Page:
Tuesday, January 22, 2002


Lest I be thought too hard on The American Prospect, I must endorse the linked article as a well written, researched, and reasoned essay on why Leon Kass is so dangerous. Perhaps scariest: "The Madisonian idea ... of a marketplace in which good ideas will eventually chase off bad ones is lost on him." I won't further rehash the article, but I think Dr. Kass' insistence on Huxley's Brave New World as the paradigm of what we are in store for if we embrace genetic science is instructive. Huxley, of course, was an irresolute pessimist. His work has been enfolded into the literary canon such that most that graduated high school, at least in the US, have read the book. Along with1984 (penned by perhaps a greater pessimist than Huxley, Orwell), Brave New World is about the only near-future cultural speculation many of us are exposed to in our youth. For this we must blame the literature departments, whose criteria for the canon, at least as far as twentieth century works go, seem to include pessimism. Perhaps Dr. Kass has been exposed to only these works in the genre -- certainly he has expressed a contempt for science fiction in the past. This is too bad, because there are examples aplenty of optimistic speculative fiction written in the last 50-75 years, and many are a darn sight more enjoyable, and just as "literary" as Huxley or Orwell.

A shining example is the work of Robert A. Heinlein, a Naval Acedemy graduate who loved the military but thought the draft was always immoral, rugged individualist, civil libertarian in the extreme, hard-core pro-American and anti-communist, and tireless advocate for questioning everything, from religion to sexual mores (hard to pigeon hole, eh?). Best known for Hugo-winning novels such as Stranger in a Strange Land and Starship Troopers, Heinlein also wrote Beyond Thiis Horizon, a rousing adventure and exercise in cultural commentary set in a world where genetic design of children for the improvement of humanity was, and had been for many generations, practiced. This was accomplished by government encouraging, but never coercing, specific genetically well-endowed couples whose genotypes would, it was thought, make for good offspring, to pair off and have kids together. Couples were offered the opportunity to select the best chromosomes out of their genetic material for their children. The difference between Heinlein's world and Huxley's or Orwell's is that in the former, a libertarian society, people were free to choose for themselves whether to participate. Some chose to have kids the old fashioned way, with no genetic manipulation.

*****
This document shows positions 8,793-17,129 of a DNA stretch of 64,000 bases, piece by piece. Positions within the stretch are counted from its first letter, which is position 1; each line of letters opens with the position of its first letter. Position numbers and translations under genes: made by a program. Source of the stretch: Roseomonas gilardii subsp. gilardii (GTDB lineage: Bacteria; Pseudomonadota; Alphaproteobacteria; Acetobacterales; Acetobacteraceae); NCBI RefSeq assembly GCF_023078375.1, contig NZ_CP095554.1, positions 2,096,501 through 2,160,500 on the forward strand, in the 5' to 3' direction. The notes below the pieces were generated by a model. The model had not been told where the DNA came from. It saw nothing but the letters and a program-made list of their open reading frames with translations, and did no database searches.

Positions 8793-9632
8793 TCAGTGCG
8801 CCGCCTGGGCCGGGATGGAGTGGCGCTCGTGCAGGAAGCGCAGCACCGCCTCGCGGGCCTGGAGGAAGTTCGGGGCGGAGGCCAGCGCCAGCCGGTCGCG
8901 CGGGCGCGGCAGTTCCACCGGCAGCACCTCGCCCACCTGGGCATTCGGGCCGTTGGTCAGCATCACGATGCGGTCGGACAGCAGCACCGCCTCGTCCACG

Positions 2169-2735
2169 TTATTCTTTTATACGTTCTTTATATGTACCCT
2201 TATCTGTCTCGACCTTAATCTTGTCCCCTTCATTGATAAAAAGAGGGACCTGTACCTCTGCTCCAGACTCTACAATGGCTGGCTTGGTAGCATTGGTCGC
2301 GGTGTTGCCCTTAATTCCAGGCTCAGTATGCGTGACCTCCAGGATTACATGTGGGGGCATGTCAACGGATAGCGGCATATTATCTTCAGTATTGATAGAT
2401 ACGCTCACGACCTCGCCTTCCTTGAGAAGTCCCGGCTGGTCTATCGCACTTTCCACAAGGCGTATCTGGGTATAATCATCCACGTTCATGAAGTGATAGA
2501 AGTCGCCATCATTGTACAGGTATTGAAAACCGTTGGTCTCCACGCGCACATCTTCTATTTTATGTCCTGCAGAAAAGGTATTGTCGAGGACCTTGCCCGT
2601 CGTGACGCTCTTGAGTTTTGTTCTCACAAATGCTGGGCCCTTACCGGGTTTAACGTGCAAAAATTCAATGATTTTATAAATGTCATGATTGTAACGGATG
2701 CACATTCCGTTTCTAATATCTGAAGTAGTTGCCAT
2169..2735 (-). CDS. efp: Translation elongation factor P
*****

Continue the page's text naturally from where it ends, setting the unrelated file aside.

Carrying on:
While I'm not running a comparative literature seminar, I think this exercise is important becaue it so well illustrates what should be obvious, but appears lost in the ESCCR discussion: The danger lies not in genetic research, nor in the development of genetic technologies, but that those technologies will be used coercively and immorally by an oppressive government. That's why comparisons to Mengele and the Nazis, while good for scaring the children, don't advance this debate.

Why should we rely on science fiction to guide us as we decide these critical issues? Maybe we shouldn't, but Dr. Kass et al certainly have, and their exclusively citing the pessimistic viewpoint when there are other views of the furture to be drawn from undermines their credibility and any semblance of objectivity. Further, we shouldn't underestimate the ability of science fiction authors to predict the future. Everything from atomic power and weapons and space flight to waterbeds appeared in science fiction stories and novels, often in remarkable detail, long before these items became a reality. One author writing about atom bombs in the early 40s guessed so close that he got a visit from the FBI, who thought he'd penetrated the Manhattan Project.

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